If you’re making a New Year’s resolution, you’re not alone. Anyone who’s ever been to one of Asheville Parks & Recreation’s fitness centers during the first couple of months of the year has witnessed the arrival of “resoluters” thin by the week.
Limited research concludes somewhere between 9-12 percent of those who set a resolution are successful in meeting that goal. When a time management firm polled people about their New Year’s resolutions, most said they broke their resolutions because they had too many things to do or simply weren’t committed, but the goals could just be the wrong ones.
According to running author Jen A. Miller, a resolution may be wrong for one of three reasons:
- It’s based on what someone else (or society) is telling you to change.
- It’s too vague.
- You don’t have a realistic plan for achieving your resolution.
Miller suggests setting SMART goals for ultimate success. SMART is an acronym for specific, measurable, achievable, relevant, and time-bound.
Specific: Your resolution should be absolutely clear. Rather than making a goal to read more books, say you want to read at least one more book each month.
Measurable: This may seem obvious if your goal is fitness or weight loss related, but it’s also important if you’re trying to cut back on something, too. If you want to stop biting your nails, take pictures of your nails over time so you can track your progress in how they grow back out. Logging progress in a journal or via an app designed to help track behaviors can reinforce progress.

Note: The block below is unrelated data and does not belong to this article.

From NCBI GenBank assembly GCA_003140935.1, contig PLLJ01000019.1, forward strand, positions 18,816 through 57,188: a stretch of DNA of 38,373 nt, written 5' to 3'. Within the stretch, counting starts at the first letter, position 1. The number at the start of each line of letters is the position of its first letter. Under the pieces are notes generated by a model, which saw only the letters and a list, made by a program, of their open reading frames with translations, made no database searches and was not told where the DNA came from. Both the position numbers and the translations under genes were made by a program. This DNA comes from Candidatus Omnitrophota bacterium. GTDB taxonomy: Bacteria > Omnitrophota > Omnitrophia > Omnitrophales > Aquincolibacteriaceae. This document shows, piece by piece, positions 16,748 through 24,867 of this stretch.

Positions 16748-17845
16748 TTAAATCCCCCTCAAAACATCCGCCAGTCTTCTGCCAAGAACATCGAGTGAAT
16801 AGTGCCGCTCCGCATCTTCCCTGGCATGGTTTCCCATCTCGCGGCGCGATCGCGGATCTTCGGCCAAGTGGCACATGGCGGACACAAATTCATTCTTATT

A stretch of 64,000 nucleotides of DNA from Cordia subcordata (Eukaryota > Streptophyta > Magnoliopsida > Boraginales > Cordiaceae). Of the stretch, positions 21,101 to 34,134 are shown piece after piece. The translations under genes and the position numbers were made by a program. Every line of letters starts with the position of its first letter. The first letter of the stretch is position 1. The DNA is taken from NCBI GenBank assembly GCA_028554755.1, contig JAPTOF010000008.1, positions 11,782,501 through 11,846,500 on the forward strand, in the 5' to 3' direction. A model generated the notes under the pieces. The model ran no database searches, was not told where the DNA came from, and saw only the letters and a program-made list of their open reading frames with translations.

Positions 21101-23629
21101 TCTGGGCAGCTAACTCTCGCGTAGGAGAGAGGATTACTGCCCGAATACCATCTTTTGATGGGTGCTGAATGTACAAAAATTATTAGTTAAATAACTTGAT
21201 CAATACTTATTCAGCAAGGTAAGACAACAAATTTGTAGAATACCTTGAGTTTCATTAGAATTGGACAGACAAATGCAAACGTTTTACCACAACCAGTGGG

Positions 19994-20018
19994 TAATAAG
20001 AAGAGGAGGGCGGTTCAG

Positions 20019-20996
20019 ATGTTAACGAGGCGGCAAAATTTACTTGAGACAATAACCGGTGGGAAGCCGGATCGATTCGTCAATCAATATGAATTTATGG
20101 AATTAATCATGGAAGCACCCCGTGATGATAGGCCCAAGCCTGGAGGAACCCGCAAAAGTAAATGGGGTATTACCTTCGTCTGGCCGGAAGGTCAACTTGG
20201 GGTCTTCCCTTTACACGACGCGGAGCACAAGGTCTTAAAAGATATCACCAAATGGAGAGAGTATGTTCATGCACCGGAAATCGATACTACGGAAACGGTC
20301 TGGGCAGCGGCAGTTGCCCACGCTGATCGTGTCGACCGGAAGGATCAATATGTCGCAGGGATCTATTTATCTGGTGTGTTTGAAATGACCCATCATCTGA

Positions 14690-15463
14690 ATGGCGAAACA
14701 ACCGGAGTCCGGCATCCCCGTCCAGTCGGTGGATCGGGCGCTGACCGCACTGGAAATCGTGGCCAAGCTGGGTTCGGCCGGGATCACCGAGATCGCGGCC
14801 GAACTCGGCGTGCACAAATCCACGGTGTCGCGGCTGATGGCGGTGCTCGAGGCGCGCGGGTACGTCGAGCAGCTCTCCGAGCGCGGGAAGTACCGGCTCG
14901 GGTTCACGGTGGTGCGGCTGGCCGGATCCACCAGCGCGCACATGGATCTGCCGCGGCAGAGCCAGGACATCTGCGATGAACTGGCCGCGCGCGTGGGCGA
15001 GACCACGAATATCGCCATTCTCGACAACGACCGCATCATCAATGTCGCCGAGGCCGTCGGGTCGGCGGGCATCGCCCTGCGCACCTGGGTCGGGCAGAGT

Achievable: Trying to take too big a step too fast can leave you frustrated or affect other areas of your life to the point that your resolution takes over. For example, resolving to save enough money to retire in five years when you’re 30 years old is probably not attainable, but saving an extra $100 a month may be.
Relevant: Is this a goal that really matters to you? Resolving to lose weight because you feel obligated, remorseful, or passionate in the moment may not last long. Changing the structure of your life because you believe it will be good for you yields greater success.
Time-bound: Like “achievable,” the timeline toward reaching your goal should be realistic, too. For some people, this means small goals build on one another for greater progress. Maybe learning 50 words in a new language during the first month of the year leads to a goal to improve pronunciation and ultimately listen, speak, read, and write with more ease.
Asheville Parks & Recreation has hundreds of opportunities in 2023 to try something new, get active, and spend more time with friends and make new ones. Pick up a current program guide at any community center, download the avlREC app for iPhone, or browse the digital flipbook online.
Note: Wellness Wednesday is transitioning from twice a month to an occasional series. Asheville Parks & Recreation will continue to share resources and tips that can help in the development of intellectual, emotional, occupational, environmental, financial, spiritual, physical, or social wellbeing on its Facebook page. For previous Wellness Wednesday articles, check out the archive.